"Then Jesus ordered them to get all the people to sit down in groups on the green grass. So they sat down in groups of hundreds and of fifties. Taking the five loaves and the two fish, he looked up to heaven, and blessed and broke the loaves, and gave them to his disciples to set before the people…and all ate and were filled." - Mark 6:36-37
This past Thanksgiving, a man in my church helped give 180 Thanksgiving turkeys away to low-income neighbors. It felt great, to be able to feed that many people—until the turkeys ran out. Fifty families went away, depressed. Every year, the food pantry has to turn away more and more people.
In the miraculous feeding, Jesus has everybody sit down in small groups "on the green grass," itself a little miracle, since they were in a desert. He looks heavenward, just as a lot of us have done when faced with an impossible problem. And then everybody—everybody—gets fed. How did He do it?
The realist's explanation of the miraculous feeding is that Jesus shamed the crowd into sharing their bag lunches. The dreamer's explanation is that it was an out-and-out, nature-defying miracle.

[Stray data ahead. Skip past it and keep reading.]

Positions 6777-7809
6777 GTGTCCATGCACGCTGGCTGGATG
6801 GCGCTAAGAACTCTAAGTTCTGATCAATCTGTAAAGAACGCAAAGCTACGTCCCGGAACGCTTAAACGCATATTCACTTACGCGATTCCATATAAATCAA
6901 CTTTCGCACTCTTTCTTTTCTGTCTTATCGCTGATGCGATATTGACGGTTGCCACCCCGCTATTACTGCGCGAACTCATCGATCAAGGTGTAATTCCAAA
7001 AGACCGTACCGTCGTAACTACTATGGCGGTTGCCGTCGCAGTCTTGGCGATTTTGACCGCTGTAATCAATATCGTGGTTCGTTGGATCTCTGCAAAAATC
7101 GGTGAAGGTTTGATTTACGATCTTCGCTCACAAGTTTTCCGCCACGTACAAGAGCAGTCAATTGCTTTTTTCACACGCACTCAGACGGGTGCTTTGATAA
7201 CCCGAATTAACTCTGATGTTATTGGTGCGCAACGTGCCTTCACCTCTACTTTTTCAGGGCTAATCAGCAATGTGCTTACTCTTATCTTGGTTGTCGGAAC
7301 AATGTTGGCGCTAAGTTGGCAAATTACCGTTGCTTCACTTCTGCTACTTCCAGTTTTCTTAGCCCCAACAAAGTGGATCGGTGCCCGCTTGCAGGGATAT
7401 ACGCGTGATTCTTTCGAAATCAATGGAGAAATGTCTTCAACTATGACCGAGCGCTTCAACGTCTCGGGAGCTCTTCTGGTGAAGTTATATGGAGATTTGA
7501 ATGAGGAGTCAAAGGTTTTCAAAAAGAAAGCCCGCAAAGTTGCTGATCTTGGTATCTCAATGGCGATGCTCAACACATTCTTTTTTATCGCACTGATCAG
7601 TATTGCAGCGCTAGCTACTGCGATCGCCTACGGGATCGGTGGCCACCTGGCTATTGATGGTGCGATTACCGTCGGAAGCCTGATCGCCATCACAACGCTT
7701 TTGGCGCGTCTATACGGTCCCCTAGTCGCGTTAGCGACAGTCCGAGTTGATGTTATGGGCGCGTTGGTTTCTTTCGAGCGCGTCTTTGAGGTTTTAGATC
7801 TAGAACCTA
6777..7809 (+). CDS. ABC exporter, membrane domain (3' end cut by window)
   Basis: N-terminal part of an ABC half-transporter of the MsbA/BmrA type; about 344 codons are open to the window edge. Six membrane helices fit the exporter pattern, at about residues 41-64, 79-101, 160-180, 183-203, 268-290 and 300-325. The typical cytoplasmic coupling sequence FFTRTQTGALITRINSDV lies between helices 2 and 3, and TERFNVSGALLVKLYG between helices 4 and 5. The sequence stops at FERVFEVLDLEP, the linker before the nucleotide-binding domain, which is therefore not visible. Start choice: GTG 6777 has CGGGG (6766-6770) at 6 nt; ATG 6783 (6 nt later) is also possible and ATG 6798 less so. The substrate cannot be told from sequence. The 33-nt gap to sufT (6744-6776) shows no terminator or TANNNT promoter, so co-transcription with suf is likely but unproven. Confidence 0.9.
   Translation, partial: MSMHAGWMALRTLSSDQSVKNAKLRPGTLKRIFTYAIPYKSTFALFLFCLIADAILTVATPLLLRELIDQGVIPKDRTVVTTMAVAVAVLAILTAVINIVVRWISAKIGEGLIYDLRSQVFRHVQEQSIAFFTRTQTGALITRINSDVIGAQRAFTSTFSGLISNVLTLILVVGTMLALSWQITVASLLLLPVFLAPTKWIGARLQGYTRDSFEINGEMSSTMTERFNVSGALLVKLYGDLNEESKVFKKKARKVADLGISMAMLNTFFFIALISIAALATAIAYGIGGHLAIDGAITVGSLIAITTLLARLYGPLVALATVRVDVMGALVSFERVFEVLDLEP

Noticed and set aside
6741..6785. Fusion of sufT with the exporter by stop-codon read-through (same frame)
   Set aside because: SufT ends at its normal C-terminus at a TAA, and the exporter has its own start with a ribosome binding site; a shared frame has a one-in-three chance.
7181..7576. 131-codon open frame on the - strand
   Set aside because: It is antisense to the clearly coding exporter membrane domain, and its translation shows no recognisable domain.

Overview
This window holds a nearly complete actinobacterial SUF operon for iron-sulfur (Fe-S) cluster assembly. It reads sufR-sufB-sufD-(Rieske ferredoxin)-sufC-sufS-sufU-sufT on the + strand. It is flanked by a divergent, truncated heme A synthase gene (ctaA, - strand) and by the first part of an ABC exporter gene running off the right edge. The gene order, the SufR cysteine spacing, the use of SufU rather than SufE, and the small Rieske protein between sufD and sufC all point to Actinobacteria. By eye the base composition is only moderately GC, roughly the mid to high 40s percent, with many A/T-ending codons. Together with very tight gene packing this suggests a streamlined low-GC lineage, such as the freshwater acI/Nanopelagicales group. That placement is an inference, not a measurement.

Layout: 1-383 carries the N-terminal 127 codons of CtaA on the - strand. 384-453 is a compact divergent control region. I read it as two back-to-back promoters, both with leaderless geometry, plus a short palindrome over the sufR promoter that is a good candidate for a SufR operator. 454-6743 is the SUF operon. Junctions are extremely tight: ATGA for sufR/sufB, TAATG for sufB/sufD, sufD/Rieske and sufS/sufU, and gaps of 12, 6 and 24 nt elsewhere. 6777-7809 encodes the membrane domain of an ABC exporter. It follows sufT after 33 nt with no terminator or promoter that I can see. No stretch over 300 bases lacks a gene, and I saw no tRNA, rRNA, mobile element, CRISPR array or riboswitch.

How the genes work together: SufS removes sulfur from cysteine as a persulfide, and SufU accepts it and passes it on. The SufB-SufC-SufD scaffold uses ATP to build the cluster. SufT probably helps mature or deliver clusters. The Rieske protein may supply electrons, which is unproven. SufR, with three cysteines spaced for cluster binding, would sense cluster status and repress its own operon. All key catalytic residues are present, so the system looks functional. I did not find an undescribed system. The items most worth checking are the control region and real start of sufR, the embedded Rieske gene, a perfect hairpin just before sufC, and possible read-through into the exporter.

Whether you come to your meaning logically or magically, you're more innovative than the disciples. "Jesus, send them out for fast food," was their big, bold idea. They were slaves to the existing economic order, and couldn't conceive of another possible way to get everybody fed.
But maybe we can.
God, replace our well-meaning but tired old ideas of feeding the hungry until the turkeys run out with something innovative and miraculous. There's still plenty of time before next Thanksgiving to make a new resolution: to do one thing toward changing an economic system that makes turkeys of us all. Amen.
Molly Baskette is senior minister of First Church Somerville UCC in Somerville, MA, and the author of the book Real Good Church: How Our Church Came Back from the Dead and Yours Can Too.